A new study suggests that animal therapy can help to reduce dental anxiety in children.
The study, which has been published in the European Archives of Paediatric Dentistry, shows that animal-assisted therapy can help to make anxious patients feel calmer and more relaxed.
Statistics indicate that globally, up to 20% of children experience dental anxiety or fear. In the UK, 14% of 12-year-olds and 10% of 15-year-olds reported high levels of anxiety when going to the dentist.
As part of the study, the research team assessed more than 100 children aged between 5 and 10 years old. The group was split into two. The first group, Group A, underwent dental treatment in the company of a therapy dog. The second group, Group B, had treatment in the traditional way.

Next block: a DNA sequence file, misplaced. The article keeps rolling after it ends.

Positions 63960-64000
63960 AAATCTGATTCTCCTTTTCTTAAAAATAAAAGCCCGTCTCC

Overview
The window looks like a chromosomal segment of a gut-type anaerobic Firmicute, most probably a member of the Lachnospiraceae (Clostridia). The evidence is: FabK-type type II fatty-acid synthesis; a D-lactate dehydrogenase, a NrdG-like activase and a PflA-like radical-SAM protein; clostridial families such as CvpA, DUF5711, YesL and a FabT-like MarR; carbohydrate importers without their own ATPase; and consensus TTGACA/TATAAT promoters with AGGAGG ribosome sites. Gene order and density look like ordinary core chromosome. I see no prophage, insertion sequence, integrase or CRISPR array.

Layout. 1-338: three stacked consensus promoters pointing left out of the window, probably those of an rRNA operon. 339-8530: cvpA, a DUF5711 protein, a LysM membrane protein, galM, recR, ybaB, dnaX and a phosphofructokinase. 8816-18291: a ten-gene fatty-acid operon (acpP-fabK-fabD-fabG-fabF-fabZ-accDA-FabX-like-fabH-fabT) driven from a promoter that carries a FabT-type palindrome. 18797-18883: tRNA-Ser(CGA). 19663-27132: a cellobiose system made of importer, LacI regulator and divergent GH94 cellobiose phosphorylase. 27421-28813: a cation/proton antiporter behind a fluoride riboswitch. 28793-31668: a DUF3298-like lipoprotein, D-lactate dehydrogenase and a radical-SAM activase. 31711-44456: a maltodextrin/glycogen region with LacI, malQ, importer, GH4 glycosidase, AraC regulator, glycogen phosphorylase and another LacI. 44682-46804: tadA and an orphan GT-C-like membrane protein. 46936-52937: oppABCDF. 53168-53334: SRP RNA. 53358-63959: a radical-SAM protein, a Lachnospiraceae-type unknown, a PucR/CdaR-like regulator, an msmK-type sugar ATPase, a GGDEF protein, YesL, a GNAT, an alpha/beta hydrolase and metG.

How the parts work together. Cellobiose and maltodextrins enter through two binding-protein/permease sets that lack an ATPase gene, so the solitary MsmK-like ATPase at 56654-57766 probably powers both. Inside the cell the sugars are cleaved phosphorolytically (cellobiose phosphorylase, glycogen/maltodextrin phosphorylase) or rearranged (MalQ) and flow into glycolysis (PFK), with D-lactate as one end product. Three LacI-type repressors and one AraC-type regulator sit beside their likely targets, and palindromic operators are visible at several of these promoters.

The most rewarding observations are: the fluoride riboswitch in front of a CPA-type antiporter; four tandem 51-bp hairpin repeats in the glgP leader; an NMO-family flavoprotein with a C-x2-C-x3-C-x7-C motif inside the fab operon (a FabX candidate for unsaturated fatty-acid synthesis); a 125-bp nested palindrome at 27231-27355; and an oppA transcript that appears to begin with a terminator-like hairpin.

The team monitored pulse rates and used anxiety rating scales to determine levels of anxiety in both groups. The findings of the study revealed that anxiety levels were significantly higher in Group B, the children who did not have a therapy dog in the room with them during their procedure.
Therapy dogs have become increasingly common in the US in health and dental care settings and many dentists, particularly those who provide treatment for children, find that having a dog in the practice helps to induce calm and distract patients from the procedure.
There are therapy animals working in various settings in the UK and this is a trend that may become more common in the future. Therapy dogs are trained to work in healthcare settings and they are used to human contact.
Tooth decay is currently the most common cause of hospital admissions among children in the UK. One of the possible causes of high rates of decay is avoiding regular dental appointments.
For children who feel nervous about going to the dentist, visiting a practice with a therapy dog could help to eliminate dental fear and make the prospect of having treatment less daunting.